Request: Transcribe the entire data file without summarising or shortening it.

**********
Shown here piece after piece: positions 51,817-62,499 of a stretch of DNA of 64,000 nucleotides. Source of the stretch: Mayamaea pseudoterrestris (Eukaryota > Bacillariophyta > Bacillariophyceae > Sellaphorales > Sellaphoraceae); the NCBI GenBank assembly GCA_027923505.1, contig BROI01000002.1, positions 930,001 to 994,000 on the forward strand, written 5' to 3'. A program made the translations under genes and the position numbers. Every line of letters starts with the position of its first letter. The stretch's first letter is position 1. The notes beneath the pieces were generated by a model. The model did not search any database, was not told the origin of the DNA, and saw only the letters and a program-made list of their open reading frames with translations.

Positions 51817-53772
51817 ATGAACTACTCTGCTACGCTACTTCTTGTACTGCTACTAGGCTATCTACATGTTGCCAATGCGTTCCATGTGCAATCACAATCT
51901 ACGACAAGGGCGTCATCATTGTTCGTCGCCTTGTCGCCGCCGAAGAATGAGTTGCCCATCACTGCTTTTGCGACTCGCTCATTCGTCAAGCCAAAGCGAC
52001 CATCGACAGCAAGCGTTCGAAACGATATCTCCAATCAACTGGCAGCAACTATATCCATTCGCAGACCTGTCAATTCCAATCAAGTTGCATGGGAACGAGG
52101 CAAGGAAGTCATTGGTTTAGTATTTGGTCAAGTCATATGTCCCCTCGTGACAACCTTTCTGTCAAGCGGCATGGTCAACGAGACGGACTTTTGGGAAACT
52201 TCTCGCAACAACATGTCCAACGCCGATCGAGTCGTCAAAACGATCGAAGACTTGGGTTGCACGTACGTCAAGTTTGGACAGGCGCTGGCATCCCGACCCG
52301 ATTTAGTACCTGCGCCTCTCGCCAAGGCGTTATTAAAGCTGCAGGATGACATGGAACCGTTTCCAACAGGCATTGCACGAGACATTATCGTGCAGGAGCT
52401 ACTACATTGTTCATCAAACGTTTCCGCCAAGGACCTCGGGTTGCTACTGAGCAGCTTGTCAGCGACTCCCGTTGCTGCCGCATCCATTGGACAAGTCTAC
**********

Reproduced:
Shown here piece after piece: positions 51,817-62,499 of a stretch of DNA of 64,000 nucleotides. Source of the stretch: Mayamaea pseudoterrestris (Eukaryota > Bacillariophyta > Bacillariophyceae > Sellaphorales > Sellaphoraceae); the NCBI GenBank assembly GCA_027923505.1, contig BROI01000002.1, positions 930,001 to 994,000 on the forward strand, written 5' to 3'. A program made the translations under genes and the position numbers. Every line of letters starts with the position of its first letter. The stretch's first letter is position 1. The notes beneath the pieces were generated by a model. The model did not search any database, was not told the origin of the DNA, and saw only the letters and a program-made list of their open reading frames with translations.

Positions 51817-53772
51817 ATGAACTACTCTGCTACGCTACTTCTTGTACTGCTACTAGGCTATCTACATGTTGCCAATGCGTTCCATGTGCAATCACAATCT
51901 ACGACAAGGGCGTCATCATTGTTCGTCGCCTTGTCGCCGCCGAAGAATGAGTTGCCCATCACTGCTTTTGCGACTCGCTCATTCGTCAAGCCAAAGCGAC
52001 CATCGACAGCAAGCGTTCGAAACGATATCTCCAATCAACTGGCAGCAACTATATCCATTCGCAGACCTGTCAATTCCAATCAAGTTGCATGGGAACGAGG
52101 CAAGGAAGTCATTGGTTTAGTATTTGGTCAAGTCATATGTCCCCTCGTGACAACCTTTCTGTCAAGCGGCATGGTCAACGAGACGGACTTTTGGGAAACT
52201 TCTCGCAACAACATGTCCAACGCCGATCGAGTCGTCAAAACGATCGAAGACTTGGGTTGCACGTACGTCAAGTTTGGACAGGCGCTGGCATCCCGACCCG
52301 ATTTAGTACCTGCGCCTCTCGCCAAGGCGTTATTAAAGCTGCAGGATGACATGGAACCGTTTCCAACAGGCATTGCACGAGACATTATCGTGCAGGAGCT
52401 ACTACATTGTTCATCAAACGTTTCCGCCAAGGACCTCGGGTTGCTACTGAGCAGCTTGTCAGCGACTCCCGTTGCTGCCGCATCCATTGGACAAGTCTAC